Each year I have the same battle. Mother’s Day. It is both an internal struggle and an emotional turmoil. Internally, I ask whether my story of the matriarchal holiday means anything to anyone but me? Emotionally, my heart breaks because the woman for whom I dedicate my success, my mother, passed away in May of 2003—I was a senior in high school, a week away from graduation—-on Mother’s Day.
10 years goes by really fast, and as friend once told me, reflecting on the anniversaries of death, ” It never gets easy, it only gets easier.” The blunt force trauma of losing a mother is unimaginable. I remember the day well. It was Mother’s Day 2003– At this point I was living with my best friend’s parents who had agreed to give me a stable place to stay as my mother fought heart disease. My mother was in the hospital that day in Charlotte. I remember going to church that morning and the Sunday school teacher giving us time at the end of the otherwise super boring class to go into the sanctuary and pray for whatever we wanted to. I knew exactly what I wanted that day. I sat in a lonely pew close to the aisle, bowed my head and pleaded with my Lord to wrap his arms around my mom, for his Grace to give her the solace of that place where diseases didnt matter. To this day it was the hardest I have ever prayed. After church, my second family went to a Mother’s Day lunch and then home. I debated calling my mom…but I didnt—-I knew she would be resting and I didnt want to pester her. It was also a big study day for me…the Advanced Placement Biology exam was scheduled for the next day. Success was important to my mom—and my doing well was paramount to her. I sat down for several hours, overwhelmed with charts, graphs, and more biology terminology than one could ever use. The phone rang….it was Carolinas Medical Center in Charlotte….It was about my mom and they wanted me to come right then.
My second Mom rushed me along, telling me to bring my books to study on the way. I refused to think the worst because I knew my fighter. We had done this dance too many times before. Her smiling face was always inevitable after these traumatic exercises. This time was different. After arriving to the hospital, the doctor placed me in the darkest room I had ever seen. I could hear the clock ticking…. The plain physician walked in and said….”She’s gone…..there was nothing we could do.” My world went into black and white—–I didnt cry immediately because the energy to produce tears fled my body as the words left his lips.
There were some hard days and nights where sleep was only a dream. I questioned God. I questioned my prayer. I questioned my two families mutual decision to have me live in a more stable environment. I questioned my pursuit of success. I swore to forever hate Mother’s Day. What an evil God who would take a mother on the day mean to celebrate them?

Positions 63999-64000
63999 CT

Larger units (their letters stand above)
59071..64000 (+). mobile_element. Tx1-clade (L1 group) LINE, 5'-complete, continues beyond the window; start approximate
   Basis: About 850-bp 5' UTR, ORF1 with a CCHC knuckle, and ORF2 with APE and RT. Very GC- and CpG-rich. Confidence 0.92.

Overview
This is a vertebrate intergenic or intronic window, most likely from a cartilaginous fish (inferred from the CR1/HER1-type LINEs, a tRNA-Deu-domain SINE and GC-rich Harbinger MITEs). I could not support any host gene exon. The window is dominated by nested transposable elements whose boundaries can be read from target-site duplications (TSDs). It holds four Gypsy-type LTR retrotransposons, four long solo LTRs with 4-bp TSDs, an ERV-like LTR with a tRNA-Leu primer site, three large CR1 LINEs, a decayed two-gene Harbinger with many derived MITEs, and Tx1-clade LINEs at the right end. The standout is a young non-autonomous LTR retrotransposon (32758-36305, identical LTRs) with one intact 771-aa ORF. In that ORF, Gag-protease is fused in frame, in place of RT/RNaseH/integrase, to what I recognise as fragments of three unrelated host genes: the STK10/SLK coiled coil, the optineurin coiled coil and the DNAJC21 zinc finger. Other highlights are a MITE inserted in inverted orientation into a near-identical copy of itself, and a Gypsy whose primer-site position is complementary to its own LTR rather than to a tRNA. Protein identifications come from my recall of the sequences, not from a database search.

A little over a week later—I gave the Salutatory address at my high school. The most important person in the world to me—the person I was doing this for….wasn’t there in the body. However, the light of her spirit—blindingly present. I realized something that night which now seems to be a blur. I realized Mother’s Day should be a celebration—-not because of what was taken on that day, but for what was given on every day until the last breath left her tired body. My mom, Yvette , was a single mother who worked every day( until she physically couldnt) to take care of 5 kids. She told us to work hard too! She would tell me to “get an education, because baby thats something no one can take away from you.” I can hear that sass in her voice. I also rejoice because she made the decision to make sure I would be taken care of …no matter what happened to her. She asked my best friend’s parents to take me…to give stability during her medical and financial instability. That decision…that agreement was bound my a love for me and a respect for a Mother’s love.
My second family, The Whitaker family had stepped in years before to offer that stability. My mom was always grateful to them for this. I was the really the lucky one. My second mama Darlene has been a blessing. I remember the night my mother passed away, sitting at the dinner table with tears streaming down my face and Darlene staring me straight in the eye. “We will take care of you..everything is going to be alright.” I believed it. Darlene became a mother—not my sole mother but another mother. She is kind, thoughtful, funny, and understanding.
Mother’s Day still will never be easy—its the day I lost a mother. However, I do find solace in knowing that my Mom loved me so..she lived her entire life to make me a better person and that she made sure that even when she was gone—a Mother’s love wouldnt be far away. Each day I feel her grace in the quiet moments when the sound of everyday life isnt drowning—–I feel her spirit each day when I hear mama Darlene’s voice. On Sunday—celebrate Mother’s Day, both the ones we have lost and the ones whom are still living. Let them know you love them—-make sure they feel how thankful you are. Most of all…never underestimate the power of a Mother’s love on your life.